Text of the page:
To thwart thieves and cheats, the state Motor Vehicle Administration today will begin issuing titles and temporary tags that use the latest in high-tech security, from disappearing ink to almost invisible green fibers.
Titles for newly purchased vehicles will have printing that does not appear when photocopied, engraved borders that are hard to forge, copy-resistant watermarks, erasure-sensitive ink and fibers that can be seen only in black light. Temporary tags will have symbols that appear three-dimensional and plastic film over the expiration date.
The changes are designed to make those documents tougher to alter or counterfeit, said MVA spokeswoman Marilyn J. Corbett.
Some thieves want phony titles and temporary tags to help them pass off stolen vehicles as legitimate and sell them more easily, said Detective Sgt. Steve Wright, supervisor of the Maryland State Police Auto Theft Unit.
State officials hope the new security features will combat the latest tool in the dishonest person's arsenal: copy machines that produce nearly perfect color copies.
"In recent years, with the advent of high-quality color copiers, it has become easier for people to produce fraudulent motor vehicle titles and cardboard temporary tags," said MVA Administrator Ronald L. Freeland.
Said Wright: "The new titles and the temporary tags will go a long way in fighting the counterfeit documents that are being produced."
This year, state police have come across more than 60 fraudulent, out-of-state titles, he said.
Car thieves are not the only ones who try to alter titles and temporary tags, Corbett said.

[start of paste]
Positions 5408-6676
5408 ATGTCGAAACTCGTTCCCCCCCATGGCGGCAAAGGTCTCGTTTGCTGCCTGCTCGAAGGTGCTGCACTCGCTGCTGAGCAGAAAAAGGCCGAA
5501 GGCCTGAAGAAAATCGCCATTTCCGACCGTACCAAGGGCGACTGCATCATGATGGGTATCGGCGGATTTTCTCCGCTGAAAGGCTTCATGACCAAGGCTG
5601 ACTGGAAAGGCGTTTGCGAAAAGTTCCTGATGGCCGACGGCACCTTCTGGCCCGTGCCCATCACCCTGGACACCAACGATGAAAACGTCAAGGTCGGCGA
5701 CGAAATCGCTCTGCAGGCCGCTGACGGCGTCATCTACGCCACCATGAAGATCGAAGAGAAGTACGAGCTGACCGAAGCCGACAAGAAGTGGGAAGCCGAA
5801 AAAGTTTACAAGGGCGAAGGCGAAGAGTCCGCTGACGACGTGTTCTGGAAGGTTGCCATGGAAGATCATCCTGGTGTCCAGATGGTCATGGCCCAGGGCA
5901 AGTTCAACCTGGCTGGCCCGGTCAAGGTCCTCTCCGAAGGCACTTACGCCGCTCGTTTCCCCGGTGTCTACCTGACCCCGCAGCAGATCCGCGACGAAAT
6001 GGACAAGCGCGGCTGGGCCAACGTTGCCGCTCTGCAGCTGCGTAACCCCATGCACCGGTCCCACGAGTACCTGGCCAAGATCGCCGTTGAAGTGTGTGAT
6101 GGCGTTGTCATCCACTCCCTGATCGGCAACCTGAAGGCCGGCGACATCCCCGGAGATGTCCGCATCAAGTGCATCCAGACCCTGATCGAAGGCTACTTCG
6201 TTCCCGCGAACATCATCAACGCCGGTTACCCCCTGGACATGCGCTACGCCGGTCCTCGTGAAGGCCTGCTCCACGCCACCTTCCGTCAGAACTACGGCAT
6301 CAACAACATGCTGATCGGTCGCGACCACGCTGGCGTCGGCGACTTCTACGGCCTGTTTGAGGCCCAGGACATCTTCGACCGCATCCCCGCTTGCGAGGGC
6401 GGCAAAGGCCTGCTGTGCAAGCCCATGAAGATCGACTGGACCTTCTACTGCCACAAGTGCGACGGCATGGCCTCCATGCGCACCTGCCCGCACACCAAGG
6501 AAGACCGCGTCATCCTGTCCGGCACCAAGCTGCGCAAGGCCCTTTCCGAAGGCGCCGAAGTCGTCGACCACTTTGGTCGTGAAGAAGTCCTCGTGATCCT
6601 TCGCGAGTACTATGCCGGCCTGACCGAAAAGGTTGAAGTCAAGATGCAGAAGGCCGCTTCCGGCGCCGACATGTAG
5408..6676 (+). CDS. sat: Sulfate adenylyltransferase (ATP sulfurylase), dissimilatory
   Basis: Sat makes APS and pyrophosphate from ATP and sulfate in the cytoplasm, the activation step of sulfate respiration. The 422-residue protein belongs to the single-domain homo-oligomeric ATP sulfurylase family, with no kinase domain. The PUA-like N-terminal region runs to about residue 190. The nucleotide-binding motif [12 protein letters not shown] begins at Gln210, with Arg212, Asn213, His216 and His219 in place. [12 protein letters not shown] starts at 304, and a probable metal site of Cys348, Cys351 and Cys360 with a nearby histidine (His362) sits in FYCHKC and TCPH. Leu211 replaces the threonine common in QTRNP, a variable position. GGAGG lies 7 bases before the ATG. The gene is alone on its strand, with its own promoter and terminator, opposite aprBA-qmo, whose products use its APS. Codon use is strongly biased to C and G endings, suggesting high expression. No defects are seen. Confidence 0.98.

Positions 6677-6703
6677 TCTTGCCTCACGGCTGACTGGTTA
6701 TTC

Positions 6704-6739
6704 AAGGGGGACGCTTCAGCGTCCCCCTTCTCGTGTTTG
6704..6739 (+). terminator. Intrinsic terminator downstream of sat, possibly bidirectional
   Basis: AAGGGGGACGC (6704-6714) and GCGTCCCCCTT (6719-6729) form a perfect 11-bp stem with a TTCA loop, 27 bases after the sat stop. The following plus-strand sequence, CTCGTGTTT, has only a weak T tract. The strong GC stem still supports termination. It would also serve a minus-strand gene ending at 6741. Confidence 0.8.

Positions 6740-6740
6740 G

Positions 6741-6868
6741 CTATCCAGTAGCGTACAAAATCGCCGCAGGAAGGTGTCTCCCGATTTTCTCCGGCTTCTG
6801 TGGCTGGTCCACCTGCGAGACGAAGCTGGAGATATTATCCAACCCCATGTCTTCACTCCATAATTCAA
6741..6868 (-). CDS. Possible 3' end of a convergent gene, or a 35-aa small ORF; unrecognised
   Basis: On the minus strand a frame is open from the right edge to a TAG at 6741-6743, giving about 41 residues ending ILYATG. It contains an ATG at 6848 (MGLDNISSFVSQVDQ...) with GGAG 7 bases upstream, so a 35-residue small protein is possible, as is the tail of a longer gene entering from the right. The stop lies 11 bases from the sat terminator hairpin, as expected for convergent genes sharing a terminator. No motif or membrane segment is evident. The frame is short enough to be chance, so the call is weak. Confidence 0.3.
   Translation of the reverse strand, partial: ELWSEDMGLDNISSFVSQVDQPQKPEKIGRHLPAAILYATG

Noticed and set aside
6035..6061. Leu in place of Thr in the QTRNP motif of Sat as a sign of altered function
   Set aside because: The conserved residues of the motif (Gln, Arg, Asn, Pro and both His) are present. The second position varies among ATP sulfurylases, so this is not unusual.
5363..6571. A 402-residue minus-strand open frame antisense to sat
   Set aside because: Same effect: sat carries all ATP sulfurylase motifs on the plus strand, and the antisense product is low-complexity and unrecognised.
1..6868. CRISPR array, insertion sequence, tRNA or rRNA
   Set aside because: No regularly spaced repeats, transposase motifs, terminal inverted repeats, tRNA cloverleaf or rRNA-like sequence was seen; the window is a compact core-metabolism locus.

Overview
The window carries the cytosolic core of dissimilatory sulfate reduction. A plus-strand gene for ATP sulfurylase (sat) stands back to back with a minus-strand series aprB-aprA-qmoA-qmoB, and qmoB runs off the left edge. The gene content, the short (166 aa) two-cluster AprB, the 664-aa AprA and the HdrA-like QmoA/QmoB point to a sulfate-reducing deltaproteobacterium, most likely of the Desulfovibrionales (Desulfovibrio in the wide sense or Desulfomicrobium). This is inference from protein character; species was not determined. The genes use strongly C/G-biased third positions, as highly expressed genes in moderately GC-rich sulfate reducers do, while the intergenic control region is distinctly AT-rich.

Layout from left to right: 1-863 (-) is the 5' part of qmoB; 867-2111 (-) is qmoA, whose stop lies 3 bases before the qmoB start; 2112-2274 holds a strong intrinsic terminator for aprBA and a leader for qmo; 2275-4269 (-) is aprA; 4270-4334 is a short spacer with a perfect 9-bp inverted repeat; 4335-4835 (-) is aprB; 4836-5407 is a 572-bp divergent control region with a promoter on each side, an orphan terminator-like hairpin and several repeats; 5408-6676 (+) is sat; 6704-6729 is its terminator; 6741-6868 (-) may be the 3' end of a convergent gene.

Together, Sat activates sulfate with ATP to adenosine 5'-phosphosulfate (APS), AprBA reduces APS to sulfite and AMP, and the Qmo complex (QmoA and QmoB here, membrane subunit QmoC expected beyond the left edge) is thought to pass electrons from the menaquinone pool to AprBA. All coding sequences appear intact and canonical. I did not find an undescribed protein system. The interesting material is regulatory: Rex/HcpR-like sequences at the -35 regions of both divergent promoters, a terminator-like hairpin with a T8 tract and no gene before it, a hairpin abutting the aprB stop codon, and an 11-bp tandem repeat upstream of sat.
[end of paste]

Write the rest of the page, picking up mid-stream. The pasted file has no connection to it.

Some motorists try to change the titles for their own cars. Some attempt to lower the purchase price of the car, which appears on the title, and thus reduce the tax they must pay on the sale. Others lower the odometer reading to dupe an unsuspecting buyer.
The MVA does not know how often such alterations occur.
Another target for cheats has been the 15- and 45-day cardboard tags issued to people who buy a car. Some buyers have illegally changed the expiration dates on the tags by using a marker, Corbett said. In that way, people could delay buying auto insurance or paying excise tax on the car -- both of which are necessary to obtain permanent tags.
To discourage cheating, the new temporary tags have a plastic sheet over the expiration date that makes alterations very difficult, she said.
Wright said the problem with tags is widespread. "Every day, somewhere in Maryland, a trooper is pulling a phony set of tags off a car," he said.
The security features used on both titles and tags are expected to produce an extra $1 million a year in state revenue by preventing fraud, Corbett said. The new blue-and-red titles include:
Copy-resistant American eagle watermarks that appear three-dimensional and can be seen when held up to the light.
A "thermochromic" state seal in the upper right corner that will not appear on photocopies.
Fluorescent yellow and green security fibers that can be seen only in black light.
Background ink that makes erasures obvious.
"Microprinting" that appears to be a straight line to the naked eye but, when magnified, reveals printed words. Microprinting is difficult to copy accurately.
Existing titles and temporary tags will remain valid and will not be replaced, Corbett said.
The MVA decided to explore security features for the titles last year because the printing contract for them was expiring, she said. Despite the plethora of added features, the new titles cost the state 13 cents each, 10 cents less than the old green ones.
The tags, however, cost about 12 cents more, at 50.5 cents each. The extra cost will not be passed on to the consumer, Corbett said.
Dealers will start getting the new tags this week but may continue to use their supplies of old ones until Nov. 15, she said.
The MVA is keeping secret several security features of the new titles to discourage people who are bent on beating the system, she said. "These things tend to become a challenge for some people."
Pub Date: 8/01/96